BARRE — What, besides its age, does a 120-year-old apartment house on Keith Avenue have in common with the smallest of Barre’s old neighborhood schools?
Two things: both are vacant, and neither will be if Downstreet Housing and Community Development can pull off two projects that are at very different stages.
Downstreet plans to convert the Keith Avenue property — now a deteriorating duplex — into transitional housing for women recovering from substance use disorder and their children and is actively exploring the possibility of transforming the former Ward Five School into affordable housing for families.
The latter project is still in its infancy. The former just picked up some key financing, keeping it on track to start construction this spring.
The Vermont Housing & Conservation Board just announced its recent award of $175,000 for the Keith Avenue project and Downstreet is now waiting for word from the state on its request for $500,000 from the Community Development Block Grant program. The application, and others like it, will be the subject of an April 1 meeting.
Assuming that grant is approved — all of the funding needed to transform the 1899 building into housing for women recovering from addiction will be in place and the schedule has construction slated to start this spring and wrapping up by the end of the year.
The proposed “recovery residence” will be operated by the Vermont Foundation of Recovery and include three units — two “family apartments” and one “transitional” unit capable of supporting up to four families with a series of shared spaces.
The Keith Avenue project is approaching its final hurdle two years after Downstreet hosted a press conference during which Gov. Phil Scott highlighted the significant need for the development of additional “recovery residences” in Vermont.
Downstreet’s plans for the old Ward Five School on Humbert Street aren’t nearly that far along. However, the non-profit organization has started checking some of the early boxes as it explores the potential for acquiring the former school building from the Barre Housing Authority.
That effort will include an appearance before City Council tonight seeking support for a request the U.S. Department of Housing and Urban Development remove a deed restriction that will enable the old school to be donated to Downstreet for re-purposing as affordable housing.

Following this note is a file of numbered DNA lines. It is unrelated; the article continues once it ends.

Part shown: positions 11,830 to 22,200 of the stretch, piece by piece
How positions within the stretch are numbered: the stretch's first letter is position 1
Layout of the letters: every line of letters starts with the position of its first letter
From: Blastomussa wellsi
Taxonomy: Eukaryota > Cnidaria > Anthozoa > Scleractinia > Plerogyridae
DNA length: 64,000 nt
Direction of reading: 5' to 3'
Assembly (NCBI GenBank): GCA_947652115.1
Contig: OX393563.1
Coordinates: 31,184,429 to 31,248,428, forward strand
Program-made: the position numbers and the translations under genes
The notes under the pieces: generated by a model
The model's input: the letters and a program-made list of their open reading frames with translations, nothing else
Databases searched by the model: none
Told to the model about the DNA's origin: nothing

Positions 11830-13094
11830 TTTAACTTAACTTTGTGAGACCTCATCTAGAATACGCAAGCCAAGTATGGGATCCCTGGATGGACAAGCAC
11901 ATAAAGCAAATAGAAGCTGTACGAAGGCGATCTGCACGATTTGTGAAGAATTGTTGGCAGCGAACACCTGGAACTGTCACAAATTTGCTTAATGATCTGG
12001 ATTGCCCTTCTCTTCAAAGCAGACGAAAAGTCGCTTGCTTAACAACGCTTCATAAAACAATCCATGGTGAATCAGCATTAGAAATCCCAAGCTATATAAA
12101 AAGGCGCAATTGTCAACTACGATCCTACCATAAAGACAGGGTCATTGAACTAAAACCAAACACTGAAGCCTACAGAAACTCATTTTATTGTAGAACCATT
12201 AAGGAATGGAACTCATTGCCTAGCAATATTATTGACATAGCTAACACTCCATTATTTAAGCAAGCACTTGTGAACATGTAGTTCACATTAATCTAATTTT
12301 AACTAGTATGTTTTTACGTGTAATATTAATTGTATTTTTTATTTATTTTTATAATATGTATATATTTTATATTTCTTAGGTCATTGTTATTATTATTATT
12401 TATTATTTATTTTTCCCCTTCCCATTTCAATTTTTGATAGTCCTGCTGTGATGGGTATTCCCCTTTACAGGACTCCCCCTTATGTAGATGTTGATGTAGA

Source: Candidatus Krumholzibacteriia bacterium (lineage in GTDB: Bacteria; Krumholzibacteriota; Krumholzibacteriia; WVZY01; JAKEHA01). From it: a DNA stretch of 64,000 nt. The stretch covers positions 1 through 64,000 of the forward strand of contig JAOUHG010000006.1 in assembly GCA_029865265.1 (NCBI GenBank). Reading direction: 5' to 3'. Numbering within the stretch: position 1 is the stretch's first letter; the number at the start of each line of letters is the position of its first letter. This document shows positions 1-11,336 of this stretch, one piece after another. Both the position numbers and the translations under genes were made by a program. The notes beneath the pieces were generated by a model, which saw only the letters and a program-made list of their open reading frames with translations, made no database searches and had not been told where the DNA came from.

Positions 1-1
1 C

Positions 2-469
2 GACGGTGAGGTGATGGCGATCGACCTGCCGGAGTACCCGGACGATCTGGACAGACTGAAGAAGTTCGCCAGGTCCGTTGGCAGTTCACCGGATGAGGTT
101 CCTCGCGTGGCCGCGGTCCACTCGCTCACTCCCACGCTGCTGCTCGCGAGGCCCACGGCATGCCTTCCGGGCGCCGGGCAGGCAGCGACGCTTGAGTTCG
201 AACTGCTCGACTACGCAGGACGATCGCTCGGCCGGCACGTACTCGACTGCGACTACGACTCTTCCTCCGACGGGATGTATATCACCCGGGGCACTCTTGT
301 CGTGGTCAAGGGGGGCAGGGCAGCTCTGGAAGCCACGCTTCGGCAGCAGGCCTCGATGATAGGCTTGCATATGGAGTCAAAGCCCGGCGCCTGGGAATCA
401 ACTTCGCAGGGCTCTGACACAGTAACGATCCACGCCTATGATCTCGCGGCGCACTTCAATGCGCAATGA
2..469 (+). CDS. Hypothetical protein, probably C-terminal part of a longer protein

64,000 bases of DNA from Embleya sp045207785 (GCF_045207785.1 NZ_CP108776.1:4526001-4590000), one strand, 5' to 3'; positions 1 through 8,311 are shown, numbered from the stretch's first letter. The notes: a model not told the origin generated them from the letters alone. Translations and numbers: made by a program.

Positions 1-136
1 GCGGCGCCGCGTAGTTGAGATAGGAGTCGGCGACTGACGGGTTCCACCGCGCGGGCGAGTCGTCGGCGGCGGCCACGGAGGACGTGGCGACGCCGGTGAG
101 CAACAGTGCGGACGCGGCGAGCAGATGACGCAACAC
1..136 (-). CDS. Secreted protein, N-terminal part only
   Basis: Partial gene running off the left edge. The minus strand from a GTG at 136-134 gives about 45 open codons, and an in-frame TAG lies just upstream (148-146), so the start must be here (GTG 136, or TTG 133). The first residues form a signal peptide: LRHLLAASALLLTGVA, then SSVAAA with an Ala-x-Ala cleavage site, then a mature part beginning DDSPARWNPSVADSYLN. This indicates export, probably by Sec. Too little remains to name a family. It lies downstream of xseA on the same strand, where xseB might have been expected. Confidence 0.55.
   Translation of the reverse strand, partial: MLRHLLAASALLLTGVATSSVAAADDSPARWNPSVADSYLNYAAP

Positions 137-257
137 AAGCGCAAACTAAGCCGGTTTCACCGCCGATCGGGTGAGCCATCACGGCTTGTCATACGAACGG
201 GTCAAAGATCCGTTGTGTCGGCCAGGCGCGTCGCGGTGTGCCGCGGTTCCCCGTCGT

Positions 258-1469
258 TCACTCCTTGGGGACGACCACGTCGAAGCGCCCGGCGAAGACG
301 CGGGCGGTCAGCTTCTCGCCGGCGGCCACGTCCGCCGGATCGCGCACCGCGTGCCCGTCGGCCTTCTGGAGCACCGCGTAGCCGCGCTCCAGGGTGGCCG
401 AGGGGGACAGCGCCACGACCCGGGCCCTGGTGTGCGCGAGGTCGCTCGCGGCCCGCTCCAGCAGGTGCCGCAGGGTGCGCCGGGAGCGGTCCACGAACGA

Built in 1902, Ward Five was part of the network of neighborhood schools that were shuttered and sold after Barre City Elementary and Middle School opened in 1995.
The housing authority bought the old school for $5,000 in 1997 and converted it into its offices before eventually opting for its more centrally located leased space on Washington Street in 2013.
Executive Director Charles “Chip” Castle said the Ward Five building, where his wife was once a student and spent first grade in the room that was his office prior to the move, has been vacant ever since.
Castle said that could change if Downstreet and fellow housing nonprofit, Evernorth Inc., are able to put together a project involving the school.
According to Castle, Downstreet recently signed an option on the property and is exploring the feasibility of converting it into affordable housing. HUD lifting the deed restriction — a “Declaration of Trust” is a necessary step in the Barre Housing Authority parting with the property.
Hoping to secure the City Council’s endorsement for the request involving the deed restriction, Castle and Nicola Anderson, project coordinator for real estate development for Downstreet, are expected to attend tonight’s virtual meeting.
Eileen Peltier, who is in her final weeks as executive director of the Downstreet, said the preliminary plan for the Ward Five building is to create eight or nine apartments with “project-based vouchers” supplied by BHA, and package the project with safety, energy efficiency and other improvements that are planned at Bromur Apartments, which are owned and operated by Downstreet.
Earlier this year, Peltier announced she would be leaving Downstreet in April in order to move closer to her children and extended family in Massachusetts. She’ll be leaving April 2 and will be replaced on an interim basis by Julie Curtin, chief operating officer at Downstreet. A national search for a permanent replacement is expected to wrap up early this summer.